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Regulatory Focus™ > News Articles > 2020 > 3 > FDA Looks to Speed Access to Potential COVID-19 Treatments

FDA Looks to Speed Access to Potential COVID-19 Treatments

Posted 19 March 2020 | By Zachary Brennan 

FDA Looks to Speed Access to Potential COVID-19 Treatments

With the potential for a coronavirus vaccine likely more than a year away, the US Food and Drug Administration (FDA) is doing what it can to speed access to potential COVID-19 treatments, President Donald Trump said in a press conference alongside FDA Commissioner Stephen Hahn on Thursday.

Specifically, Trump discussed one treatment that already has FDA approval, chloroquine, first approved as a malaria treatment more than 50 years ago, as well as another potential treatment, Gilead’s experimental antiviral remdesivir, which is in clinical trials in the US and China and which has been used in about 250 patients in the US on a compassionate use basis, according to FDA.

Trump at first said during the press conference that chloroquine has been approved by FDA as a COVID-19 treatment, but then FDA later clarified that the drug has not been approved for that indication. And although Trump praised the Right-to-Try law, Hahn noted that, unlike trials using Right-to-Try, compassionate use allows FDA to immediately collect information on experimental treatments and then make the right decisions about the safety and efficacy of those treatments.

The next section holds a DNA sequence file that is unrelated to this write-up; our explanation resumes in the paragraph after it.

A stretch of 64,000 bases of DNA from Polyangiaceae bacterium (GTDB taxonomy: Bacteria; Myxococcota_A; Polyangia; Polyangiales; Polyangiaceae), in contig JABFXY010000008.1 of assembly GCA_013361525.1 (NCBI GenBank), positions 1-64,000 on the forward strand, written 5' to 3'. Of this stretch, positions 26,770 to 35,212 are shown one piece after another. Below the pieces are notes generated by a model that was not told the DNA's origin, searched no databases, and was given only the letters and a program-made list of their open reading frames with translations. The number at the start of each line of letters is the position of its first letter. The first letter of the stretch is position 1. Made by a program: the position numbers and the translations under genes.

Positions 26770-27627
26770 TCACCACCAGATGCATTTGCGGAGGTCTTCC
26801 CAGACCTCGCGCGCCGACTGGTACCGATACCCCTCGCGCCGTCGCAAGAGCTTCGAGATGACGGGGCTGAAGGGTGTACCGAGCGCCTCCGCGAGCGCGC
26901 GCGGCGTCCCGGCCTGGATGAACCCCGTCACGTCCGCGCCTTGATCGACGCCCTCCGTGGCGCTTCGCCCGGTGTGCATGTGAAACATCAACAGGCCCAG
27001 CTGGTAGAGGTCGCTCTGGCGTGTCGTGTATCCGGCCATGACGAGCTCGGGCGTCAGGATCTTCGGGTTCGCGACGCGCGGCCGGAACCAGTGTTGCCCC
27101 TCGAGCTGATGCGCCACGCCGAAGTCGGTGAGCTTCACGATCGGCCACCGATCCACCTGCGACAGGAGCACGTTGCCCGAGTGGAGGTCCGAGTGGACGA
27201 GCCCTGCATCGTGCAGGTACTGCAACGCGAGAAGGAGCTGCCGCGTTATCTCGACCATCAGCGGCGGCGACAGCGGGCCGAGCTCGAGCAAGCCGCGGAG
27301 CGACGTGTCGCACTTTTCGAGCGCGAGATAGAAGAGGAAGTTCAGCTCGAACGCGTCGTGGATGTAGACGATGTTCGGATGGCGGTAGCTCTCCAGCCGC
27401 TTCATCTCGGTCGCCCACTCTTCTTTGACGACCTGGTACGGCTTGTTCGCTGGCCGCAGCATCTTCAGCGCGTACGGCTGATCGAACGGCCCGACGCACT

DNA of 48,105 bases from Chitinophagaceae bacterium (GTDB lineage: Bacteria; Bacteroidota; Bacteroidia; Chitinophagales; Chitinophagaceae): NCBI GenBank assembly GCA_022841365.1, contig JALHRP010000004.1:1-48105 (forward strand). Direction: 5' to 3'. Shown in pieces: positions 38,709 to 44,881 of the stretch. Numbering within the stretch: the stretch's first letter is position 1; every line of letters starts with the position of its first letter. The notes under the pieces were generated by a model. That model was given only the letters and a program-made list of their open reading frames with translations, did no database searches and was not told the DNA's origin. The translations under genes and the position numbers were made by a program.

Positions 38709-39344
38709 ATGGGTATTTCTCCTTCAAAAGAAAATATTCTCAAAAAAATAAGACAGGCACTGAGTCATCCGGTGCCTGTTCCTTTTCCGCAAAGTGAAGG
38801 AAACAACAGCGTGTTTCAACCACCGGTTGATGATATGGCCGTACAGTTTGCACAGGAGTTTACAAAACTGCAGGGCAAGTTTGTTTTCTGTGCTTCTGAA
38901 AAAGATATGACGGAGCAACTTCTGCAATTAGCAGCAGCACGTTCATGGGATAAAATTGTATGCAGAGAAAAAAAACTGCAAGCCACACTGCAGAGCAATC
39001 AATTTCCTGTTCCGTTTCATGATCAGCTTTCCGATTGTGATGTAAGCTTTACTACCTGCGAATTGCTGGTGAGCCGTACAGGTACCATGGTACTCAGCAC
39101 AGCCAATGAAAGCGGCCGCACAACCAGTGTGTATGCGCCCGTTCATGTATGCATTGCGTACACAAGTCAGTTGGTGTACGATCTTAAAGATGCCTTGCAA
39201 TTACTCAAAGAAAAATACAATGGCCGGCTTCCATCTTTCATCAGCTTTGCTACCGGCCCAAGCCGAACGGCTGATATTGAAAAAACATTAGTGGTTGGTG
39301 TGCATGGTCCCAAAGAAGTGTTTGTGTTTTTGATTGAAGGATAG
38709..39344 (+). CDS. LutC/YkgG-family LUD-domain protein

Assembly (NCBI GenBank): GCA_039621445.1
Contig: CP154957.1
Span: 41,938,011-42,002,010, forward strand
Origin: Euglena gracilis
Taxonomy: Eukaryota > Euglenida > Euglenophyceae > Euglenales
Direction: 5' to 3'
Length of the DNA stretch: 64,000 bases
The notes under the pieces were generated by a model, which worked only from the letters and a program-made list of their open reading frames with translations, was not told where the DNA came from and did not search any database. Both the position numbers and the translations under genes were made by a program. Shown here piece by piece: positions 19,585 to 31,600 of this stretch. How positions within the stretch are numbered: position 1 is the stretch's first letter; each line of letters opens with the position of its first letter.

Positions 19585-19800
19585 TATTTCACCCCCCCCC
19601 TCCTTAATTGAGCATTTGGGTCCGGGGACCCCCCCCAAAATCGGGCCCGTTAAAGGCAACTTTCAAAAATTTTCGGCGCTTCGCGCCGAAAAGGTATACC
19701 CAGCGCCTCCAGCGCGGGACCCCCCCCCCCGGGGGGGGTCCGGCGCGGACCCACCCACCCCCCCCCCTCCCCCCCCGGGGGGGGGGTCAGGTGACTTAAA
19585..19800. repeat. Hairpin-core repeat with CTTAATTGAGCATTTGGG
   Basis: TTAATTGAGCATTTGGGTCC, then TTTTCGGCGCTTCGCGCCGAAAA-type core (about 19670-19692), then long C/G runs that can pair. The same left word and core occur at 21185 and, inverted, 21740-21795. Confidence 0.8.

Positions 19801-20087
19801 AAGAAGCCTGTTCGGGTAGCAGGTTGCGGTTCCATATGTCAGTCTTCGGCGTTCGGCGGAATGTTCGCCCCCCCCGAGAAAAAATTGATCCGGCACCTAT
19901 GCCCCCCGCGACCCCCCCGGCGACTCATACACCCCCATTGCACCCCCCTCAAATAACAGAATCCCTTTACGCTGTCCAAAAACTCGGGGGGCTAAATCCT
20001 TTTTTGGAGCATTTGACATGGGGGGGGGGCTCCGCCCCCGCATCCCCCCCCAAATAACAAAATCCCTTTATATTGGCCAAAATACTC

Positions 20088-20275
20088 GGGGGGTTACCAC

Bayer, a manufacturer of chloroquine, said Thursday that it’s looking to obtain an Emergency Use Authorization for the drug in the US as a COVID-19 treatment. The company also said it’s donating three million tablets of the drug to the US government. Mylan on Thursday also said it has restarted production of hydroxychloroquine sulfate tablets at its West Virginia manufacturing facility to meet the potential for increased demand.

Rising Pharmaceuticals, another manufacturer of chloroquine in the US, said earlier this month that chloroquine phosphate 500 mg tablets are on back order and the company estimates a release date of mid-March, according to the American Society of Health-System Pharmacists.

Meanwhile, Hahn suggested that large clinical trials may be needed for testing chloroquine in patients with COVID-19 to understand if FDA can expand the use of that drug. FDA said in a statement that trials are underway to determine the efficacy in using chloroquine to treat COVID-19.

The University of Minnesota recently launched a trial for chloroquine for 1,500 patients. “Chloroquine or Hydroxychloroquine may have antiviral effects against SARS-COV2 which may prevent COVID19 disease or early preemptive therapy may ameliorate disease severity. This trial will use a modification of standard malaria dosing of hydroxychloroquine to provide post-exposure prophylaxis/preemptive therapy,” the ClinicalTrials.gov listing for the study says.

Hahn also mentioned that FDA is working on another treatment called convalescent plasma, which can be collected from people who have recovered from COVID-19. He said FDA has provided assistance on these types of treatments to other countries during this pandemic, and he explained how if the blood is pathogen-free, it could potentially help those with COVID-19. NIH said yesterday that it's looking for volunteers fully recovered from a COVID-19 infection to donate blood.

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